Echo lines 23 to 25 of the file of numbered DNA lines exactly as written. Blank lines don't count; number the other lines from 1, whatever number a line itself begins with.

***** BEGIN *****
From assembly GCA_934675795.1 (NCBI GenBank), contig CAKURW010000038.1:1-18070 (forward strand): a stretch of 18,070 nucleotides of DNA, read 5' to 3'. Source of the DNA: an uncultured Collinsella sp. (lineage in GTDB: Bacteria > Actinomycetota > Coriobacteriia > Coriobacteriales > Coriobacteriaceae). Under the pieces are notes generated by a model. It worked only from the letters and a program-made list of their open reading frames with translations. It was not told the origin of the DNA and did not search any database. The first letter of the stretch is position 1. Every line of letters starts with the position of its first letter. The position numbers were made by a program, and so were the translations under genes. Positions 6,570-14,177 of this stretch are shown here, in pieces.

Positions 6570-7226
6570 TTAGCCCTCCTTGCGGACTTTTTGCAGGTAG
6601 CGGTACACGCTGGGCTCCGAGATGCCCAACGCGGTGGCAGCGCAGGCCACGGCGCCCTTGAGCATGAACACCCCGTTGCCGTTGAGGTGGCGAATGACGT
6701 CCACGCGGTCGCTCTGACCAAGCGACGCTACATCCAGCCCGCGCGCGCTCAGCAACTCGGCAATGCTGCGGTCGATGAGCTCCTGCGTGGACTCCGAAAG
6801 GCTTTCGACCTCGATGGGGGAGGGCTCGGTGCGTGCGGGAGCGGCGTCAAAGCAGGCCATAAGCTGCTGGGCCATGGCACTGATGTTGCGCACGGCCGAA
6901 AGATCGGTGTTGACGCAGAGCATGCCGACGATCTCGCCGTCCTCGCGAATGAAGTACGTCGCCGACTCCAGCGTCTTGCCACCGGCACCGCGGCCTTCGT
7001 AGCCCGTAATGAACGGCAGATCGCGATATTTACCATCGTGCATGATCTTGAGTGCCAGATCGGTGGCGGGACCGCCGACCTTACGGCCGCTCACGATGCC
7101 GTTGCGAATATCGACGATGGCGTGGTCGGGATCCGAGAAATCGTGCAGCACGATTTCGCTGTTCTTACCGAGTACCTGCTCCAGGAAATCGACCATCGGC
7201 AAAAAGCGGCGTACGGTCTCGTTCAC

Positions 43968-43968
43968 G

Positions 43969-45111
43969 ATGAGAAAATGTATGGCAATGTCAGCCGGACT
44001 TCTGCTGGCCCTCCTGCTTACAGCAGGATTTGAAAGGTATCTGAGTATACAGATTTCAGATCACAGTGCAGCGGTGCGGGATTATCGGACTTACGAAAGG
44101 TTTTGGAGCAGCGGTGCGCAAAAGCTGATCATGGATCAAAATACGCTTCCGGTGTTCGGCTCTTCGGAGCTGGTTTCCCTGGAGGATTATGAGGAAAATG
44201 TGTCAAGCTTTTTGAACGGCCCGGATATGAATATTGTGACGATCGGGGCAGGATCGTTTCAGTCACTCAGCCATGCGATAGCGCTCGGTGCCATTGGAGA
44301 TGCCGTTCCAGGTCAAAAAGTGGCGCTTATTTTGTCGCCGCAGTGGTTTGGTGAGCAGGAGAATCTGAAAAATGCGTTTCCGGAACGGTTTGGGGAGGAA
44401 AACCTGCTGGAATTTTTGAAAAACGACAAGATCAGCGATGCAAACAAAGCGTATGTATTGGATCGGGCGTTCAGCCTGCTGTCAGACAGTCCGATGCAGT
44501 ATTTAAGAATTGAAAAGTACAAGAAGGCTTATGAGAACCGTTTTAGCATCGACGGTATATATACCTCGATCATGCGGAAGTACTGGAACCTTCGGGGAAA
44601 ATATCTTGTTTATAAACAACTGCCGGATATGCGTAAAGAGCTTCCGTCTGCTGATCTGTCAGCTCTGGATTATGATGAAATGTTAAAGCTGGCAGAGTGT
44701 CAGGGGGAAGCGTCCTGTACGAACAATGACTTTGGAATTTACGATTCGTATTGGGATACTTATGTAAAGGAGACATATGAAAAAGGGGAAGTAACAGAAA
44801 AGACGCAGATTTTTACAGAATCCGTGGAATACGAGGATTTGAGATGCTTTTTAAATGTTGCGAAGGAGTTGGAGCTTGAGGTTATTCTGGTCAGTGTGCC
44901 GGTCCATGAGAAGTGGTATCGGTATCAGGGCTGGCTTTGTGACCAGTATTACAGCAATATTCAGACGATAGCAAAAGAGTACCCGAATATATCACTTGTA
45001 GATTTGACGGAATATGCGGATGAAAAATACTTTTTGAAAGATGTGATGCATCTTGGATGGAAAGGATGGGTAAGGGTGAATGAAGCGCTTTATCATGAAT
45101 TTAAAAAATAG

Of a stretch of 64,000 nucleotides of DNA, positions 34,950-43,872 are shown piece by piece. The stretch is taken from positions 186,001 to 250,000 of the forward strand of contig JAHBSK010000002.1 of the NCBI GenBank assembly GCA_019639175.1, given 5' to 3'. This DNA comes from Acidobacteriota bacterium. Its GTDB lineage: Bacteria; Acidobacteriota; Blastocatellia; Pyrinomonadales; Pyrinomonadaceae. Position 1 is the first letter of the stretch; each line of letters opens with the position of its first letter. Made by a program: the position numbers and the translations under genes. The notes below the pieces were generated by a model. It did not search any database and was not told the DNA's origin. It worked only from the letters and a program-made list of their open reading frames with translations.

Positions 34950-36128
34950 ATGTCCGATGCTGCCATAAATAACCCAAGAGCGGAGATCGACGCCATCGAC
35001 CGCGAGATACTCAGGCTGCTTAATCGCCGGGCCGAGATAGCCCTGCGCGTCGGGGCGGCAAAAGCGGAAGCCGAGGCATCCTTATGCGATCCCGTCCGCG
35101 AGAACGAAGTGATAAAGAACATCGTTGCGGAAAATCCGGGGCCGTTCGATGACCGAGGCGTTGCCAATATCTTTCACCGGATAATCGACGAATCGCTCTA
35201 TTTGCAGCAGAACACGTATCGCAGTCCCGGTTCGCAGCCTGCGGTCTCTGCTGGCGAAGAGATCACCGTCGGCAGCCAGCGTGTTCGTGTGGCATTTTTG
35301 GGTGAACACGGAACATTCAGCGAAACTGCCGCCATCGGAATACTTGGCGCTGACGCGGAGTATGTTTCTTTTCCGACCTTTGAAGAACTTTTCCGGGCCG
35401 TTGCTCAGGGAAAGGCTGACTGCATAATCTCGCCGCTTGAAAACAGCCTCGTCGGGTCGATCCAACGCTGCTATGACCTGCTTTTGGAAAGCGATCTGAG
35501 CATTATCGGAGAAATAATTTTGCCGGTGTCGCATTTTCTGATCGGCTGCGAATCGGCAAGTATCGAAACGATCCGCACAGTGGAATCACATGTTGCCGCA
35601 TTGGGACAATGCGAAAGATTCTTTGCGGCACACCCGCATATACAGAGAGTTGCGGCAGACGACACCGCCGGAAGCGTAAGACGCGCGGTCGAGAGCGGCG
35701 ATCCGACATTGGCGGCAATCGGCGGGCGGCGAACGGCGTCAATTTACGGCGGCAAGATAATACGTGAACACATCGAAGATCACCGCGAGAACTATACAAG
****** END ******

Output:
44801 AGACGCAGATTTTTACAGAATCCGTGGAATACGAGGATTTGAGATGCTTTTTAAATGTTGCGAAGGAGTTGGAGCTTGAGGTTATTCTGGTCAGTGTGCC
44901 GGTCCATGAGAAGTGGTATCGGTATCAGGGCTGGCTTTGTGACCAGTATTACAGCAATATTCAGACGATAGCAAAAGAGTACCCGAATATATCACTTGTA
45001 GATTTGACGGAATATGCGGATGAAAAATACTTTTTGAAAGATGTGATGCATCTTGGATGGAAAGGATGGGTAAGGGTGAATGAAGCGCTTTATCATGAAT